Oil hits 2023 highs on tight supply outlook
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Oil hits 2023 highs on tight supply outlook

Oil hits 2023 highs on tight supply outlook

REUTERS - Oil prices climbed yesterday to their highest this year, as expectations of tighter supply outweighed worries about weaker economic growth and rising U.S. crude inventories.


Brent crude was up US$ 1.74, or 1.88 percent, at US$ 93.62 by 11:24 a.m. ET (1524 GMT). The session high of US$ 93.68 was its highest since November 2022.


U.S. West Texas Intermediate crude (WTI) gained US$ 1.57, or 1.8 percent, to US$ 89.09. It also hit a 10-month high of US$ 90.26. On Wednesday, the International Energy Agency said Saudi Arabia and Russia have extended oil output cuts, which will result in a market deficit through the fourth quarter. Prices briefly pulled back on a bearish U.S. inventories report before resuming their climb.


“That this genuinely bearish stock report only led to a brief temptation to sell speaks volumes and underlines the market mentality,” said Tamas Varga of oil broker PVM.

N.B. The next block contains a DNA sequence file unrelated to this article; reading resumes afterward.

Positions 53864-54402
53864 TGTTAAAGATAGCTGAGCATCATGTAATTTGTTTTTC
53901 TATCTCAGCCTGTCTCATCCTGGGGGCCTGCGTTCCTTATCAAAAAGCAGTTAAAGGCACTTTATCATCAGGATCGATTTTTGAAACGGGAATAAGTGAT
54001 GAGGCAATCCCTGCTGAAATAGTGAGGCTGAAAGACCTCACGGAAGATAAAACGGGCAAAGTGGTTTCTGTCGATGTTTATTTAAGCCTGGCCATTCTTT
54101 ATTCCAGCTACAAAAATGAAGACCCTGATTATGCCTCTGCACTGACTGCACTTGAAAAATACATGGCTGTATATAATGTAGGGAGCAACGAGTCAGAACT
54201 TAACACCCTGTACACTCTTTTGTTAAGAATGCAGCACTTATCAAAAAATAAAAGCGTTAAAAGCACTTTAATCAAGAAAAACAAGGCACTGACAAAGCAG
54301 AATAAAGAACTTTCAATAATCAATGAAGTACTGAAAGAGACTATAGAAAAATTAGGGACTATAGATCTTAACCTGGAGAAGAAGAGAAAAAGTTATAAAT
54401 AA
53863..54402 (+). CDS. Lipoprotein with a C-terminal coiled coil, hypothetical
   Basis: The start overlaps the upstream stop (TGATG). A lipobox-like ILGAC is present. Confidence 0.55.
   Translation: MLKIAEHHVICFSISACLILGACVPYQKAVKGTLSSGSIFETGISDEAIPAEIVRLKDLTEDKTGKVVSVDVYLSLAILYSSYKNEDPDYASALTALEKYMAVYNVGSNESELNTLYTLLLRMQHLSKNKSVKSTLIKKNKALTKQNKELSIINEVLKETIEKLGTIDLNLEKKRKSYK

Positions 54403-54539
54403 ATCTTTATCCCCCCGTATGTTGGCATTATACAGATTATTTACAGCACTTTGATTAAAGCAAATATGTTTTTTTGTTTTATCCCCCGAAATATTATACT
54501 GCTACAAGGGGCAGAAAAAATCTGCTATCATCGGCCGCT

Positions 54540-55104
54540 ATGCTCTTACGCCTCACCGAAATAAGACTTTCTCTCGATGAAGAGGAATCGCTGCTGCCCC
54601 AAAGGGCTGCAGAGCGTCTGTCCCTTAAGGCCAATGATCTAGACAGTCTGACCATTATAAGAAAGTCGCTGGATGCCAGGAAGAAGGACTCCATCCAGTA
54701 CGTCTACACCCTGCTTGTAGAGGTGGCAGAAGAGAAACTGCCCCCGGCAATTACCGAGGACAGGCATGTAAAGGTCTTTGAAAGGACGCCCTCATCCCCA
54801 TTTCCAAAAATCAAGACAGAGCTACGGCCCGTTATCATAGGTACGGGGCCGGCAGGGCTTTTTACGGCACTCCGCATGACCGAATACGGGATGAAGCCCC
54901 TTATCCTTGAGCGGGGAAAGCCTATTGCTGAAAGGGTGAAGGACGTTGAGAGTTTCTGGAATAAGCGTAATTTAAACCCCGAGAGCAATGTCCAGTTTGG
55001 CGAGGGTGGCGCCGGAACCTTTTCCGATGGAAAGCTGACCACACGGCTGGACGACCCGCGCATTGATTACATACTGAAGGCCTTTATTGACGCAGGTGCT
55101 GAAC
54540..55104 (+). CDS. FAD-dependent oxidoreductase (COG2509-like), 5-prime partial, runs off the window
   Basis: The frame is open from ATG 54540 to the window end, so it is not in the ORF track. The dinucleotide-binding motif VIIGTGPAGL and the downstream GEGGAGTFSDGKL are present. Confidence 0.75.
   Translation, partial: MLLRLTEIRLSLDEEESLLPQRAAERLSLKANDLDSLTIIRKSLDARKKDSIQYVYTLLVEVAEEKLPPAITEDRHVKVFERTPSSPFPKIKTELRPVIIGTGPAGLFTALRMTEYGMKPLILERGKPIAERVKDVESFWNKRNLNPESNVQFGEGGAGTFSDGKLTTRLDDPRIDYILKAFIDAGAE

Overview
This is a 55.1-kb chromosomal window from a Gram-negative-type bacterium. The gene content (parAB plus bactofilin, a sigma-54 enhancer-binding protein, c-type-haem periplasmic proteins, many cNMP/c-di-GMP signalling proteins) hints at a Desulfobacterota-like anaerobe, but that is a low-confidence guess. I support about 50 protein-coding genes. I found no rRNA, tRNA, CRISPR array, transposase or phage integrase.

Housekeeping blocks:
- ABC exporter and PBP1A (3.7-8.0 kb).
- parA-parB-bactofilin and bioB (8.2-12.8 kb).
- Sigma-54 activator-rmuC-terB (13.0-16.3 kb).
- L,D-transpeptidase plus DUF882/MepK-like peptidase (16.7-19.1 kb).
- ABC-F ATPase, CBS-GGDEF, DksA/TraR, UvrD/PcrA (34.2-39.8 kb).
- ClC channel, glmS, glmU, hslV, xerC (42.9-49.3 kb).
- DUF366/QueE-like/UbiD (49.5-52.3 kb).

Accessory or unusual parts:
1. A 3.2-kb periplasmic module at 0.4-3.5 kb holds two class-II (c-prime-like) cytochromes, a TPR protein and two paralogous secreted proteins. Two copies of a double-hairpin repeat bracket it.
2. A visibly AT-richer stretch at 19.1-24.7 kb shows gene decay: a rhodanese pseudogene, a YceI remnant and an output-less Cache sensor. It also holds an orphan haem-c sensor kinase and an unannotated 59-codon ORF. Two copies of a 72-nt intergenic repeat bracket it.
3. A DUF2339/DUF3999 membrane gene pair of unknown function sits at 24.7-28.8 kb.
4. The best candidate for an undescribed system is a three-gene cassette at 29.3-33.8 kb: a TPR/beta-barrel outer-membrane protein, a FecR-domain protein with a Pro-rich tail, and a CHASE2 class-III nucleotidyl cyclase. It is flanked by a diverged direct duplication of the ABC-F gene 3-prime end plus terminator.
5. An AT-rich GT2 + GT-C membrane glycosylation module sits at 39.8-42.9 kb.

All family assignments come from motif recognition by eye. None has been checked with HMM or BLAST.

Both benchmarks had slipped on Wednesday after a U.S. supply report showing rising crude and refined product stocks.
Hedge funds have been buying crude oil futures for the past two or three weeks as “fundamentals continue to get stronger, driven mostly by heavy demand for both gasoline and diesel,” said Dennis Kissler, senior vice president of trading at BOK Financial.


Both benchmarks remained in technically overbought territory.


A day before the IEA report, the Organization of the Petroleum Exporting Countries (OPEC) issued updated forecasts of solid demand and also pointed to a 2023 supply deficit if production cuts are maintained.

The European Central Bank raised its key interest rate to a record peak but signalled this was likely its final move to tame inflation.


U.S. retail sales rose by 0.6 percent on the month in August driven by higher gasoline prices, above a 0.2 percent rise forecasted by Reuters-surveyed analysts. Jobless claims in the week to Sept 9 meanwhile rose by 3,000 to 220,000, but fell short of economists’ 225,000 forecast.
Investors nonetheless see a 97 percent likelihood the Federal Reserve will hold interest rates steady in its next meeting on Sept. 20, according to the CME FedWatch Tool.